I realize I’m skipping lots of details, but I don’t want this post too long. So, I’ll just post the AFTER photos here. If you have questions, let me know. I estimate this project ended up costing around $400 if you don’t count the stuff we already owned (mostly some adhesives, grout, and the vinyl “wood” wall tiles).

My favorite part is how much space we gained by knocking out the wall. And how clean everything is now! It’s all vinyl basically, so you can just wipe it down with some homemade vinegar cleaner and a rag -- done! I also like the grey and wood tones. I am a huge fan of the vinyl floor tiles -- we also have them throughout our main floor . . . and they have help up well to high traffic.

I’m thinking I may do another post with more details on how we did different things, a cost breakdown, and answering any questions you guys have. Leave a note in the comments!


Instant Gratification // Musings

>> Monday, October 2, 2017

Growing up in a small town before the internet became a big deal, I generally accepted that items I wanted/needed would take weeks to arrive and that most things I wanted/needed to do would close by 5PM.

It was a time of slow living. Simplicity.

There was no such thing as instant gratification. I remember browsing through the movie store, for example, looking at VHS after VHS. Finally, I’d arrive on the movie I wanted to see . . . only to find that all copies were checked out and I’d have to wait at least another week to see it.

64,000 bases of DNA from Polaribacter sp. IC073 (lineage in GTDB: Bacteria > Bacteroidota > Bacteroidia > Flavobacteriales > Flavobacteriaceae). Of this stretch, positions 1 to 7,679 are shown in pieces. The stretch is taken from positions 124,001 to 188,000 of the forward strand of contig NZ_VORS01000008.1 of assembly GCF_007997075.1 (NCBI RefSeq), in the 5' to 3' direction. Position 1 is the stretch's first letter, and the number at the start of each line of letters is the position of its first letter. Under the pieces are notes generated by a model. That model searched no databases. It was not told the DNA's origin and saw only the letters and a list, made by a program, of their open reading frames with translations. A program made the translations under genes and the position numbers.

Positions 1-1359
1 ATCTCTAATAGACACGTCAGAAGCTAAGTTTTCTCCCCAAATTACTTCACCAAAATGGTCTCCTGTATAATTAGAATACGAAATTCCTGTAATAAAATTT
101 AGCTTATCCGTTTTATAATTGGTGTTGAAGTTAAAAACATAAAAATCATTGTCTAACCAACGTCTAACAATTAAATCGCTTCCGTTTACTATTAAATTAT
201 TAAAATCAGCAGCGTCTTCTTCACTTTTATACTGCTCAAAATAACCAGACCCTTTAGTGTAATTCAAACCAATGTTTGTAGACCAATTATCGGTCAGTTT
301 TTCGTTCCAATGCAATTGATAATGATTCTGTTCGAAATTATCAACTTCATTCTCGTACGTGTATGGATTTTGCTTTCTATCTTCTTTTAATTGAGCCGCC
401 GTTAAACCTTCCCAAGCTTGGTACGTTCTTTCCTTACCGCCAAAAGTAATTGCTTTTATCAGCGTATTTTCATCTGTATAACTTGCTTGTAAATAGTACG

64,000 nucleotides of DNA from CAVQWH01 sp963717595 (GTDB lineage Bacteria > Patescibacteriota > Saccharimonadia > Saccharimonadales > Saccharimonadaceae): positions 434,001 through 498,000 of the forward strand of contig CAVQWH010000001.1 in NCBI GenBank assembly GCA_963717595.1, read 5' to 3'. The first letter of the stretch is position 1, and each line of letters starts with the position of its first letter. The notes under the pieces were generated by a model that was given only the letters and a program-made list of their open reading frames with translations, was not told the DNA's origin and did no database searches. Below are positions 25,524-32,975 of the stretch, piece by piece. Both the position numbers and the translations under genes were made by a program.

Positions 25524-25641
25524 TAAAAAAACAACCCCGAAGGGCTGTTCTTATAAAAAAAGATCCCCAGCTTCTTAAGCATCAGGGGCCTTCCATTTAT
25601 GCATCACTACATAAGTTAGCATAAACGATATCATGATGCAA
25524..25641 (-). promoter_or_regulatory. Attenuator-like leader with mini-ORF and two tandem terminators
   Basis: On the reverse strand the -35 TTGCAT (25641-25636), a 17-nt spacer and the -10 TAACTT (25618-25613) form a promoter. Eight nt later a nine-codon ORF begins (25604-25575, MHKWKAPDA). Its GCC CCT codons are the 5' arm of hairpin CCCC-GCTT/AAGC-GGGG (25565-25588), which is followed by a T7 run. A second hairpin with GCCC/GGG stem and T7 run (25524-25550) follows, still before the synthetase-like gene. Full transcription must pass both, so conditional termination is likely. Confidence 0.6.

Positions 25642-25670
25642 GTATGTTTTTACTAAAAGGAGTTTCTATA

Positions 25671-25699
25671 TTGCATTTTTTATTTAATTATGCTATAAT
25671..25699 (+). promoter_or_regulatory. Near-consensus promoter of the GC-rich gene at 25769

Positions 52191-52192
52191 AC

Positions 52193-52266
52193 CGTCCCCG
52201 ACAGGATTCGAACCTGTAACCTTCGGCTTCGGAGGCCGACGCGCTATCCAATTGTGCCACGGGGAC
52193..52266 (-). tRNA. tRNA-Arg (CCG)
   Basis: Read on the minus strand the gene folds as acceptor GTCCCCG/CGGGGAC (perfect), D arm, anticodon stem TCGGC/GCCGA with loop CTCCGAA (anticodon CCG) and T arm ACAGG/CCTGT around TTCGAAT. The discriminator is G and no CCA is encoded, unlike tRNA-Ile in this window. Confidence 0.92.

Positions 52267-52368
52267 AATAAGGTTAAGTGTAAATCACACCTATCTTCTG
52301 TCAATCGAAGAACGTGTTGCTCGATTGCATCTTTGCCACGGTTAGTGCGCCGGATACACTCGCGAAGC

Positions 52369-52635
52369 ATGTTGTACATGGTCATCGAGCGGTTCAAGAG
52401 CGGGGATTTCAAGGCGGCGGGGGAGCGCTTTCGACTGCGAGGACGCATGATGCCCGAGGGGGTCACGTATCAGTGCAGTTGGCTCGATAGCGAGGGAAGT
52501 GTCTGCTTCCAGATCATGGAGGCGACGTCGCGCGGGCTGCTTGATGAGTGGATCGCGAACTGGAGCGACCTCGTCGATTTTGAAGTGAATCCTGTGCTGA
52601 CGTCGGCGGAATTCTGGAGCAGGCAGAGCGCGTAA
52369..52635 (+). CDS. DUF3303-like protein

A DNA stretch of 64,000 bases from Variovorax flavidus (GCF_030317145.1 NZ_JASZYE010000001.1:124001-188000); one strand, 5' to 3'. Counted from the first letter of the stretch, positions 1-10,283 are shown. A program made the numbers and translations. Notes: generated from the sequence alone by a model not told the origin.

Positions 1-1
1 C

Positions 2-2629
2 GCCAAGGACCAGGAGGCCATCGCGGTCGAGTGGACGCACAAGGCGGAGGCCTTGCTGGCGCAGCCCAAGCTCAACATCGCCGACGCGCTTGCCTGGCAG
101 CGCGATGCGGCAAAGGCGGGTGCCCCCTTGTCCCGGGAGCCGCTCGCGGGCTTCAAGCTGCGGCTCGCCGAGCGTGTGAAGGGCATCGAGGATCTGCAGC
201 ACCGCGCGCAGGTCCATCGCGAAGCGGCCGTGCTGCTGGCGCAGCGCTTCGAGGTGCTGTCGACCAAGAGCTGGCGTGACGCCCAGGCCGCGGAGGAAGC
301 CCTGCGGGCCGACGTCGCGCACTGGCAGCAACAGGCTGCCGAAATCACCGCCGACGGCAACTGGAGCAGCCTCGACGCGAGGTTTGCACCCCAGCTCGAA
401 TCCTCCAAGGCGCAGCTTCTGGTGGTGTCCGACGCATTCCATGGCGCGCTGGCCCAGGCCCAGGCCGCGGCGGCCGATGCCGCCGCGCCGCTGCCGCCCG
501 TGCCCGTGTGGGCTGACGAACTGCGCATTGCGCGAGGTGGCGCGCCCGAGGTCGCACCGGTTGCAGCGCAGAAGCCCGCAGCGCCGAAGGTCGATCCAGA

24-hour grocery stores

Streaming television/movies

Amazon Prime’s shipping

Walk-in clinics open on Sundays

It sounds silly, but these things amaze me. They still do even years after first being exposed to them. I remember leaving home to go to college in Ithaca, which isn’t some big metropolis, and getting delivery calzones at 2AM. Can you imagine! That’s the middle of the night, and I could have hot food brought to me while I was in my pajamas. We won’t even go into the freshly baked cookies you could get at that hour. I’d sometimes drive to Wegmans just to walk around the empty store at midnight because I found the whole novelty of it just so incredible.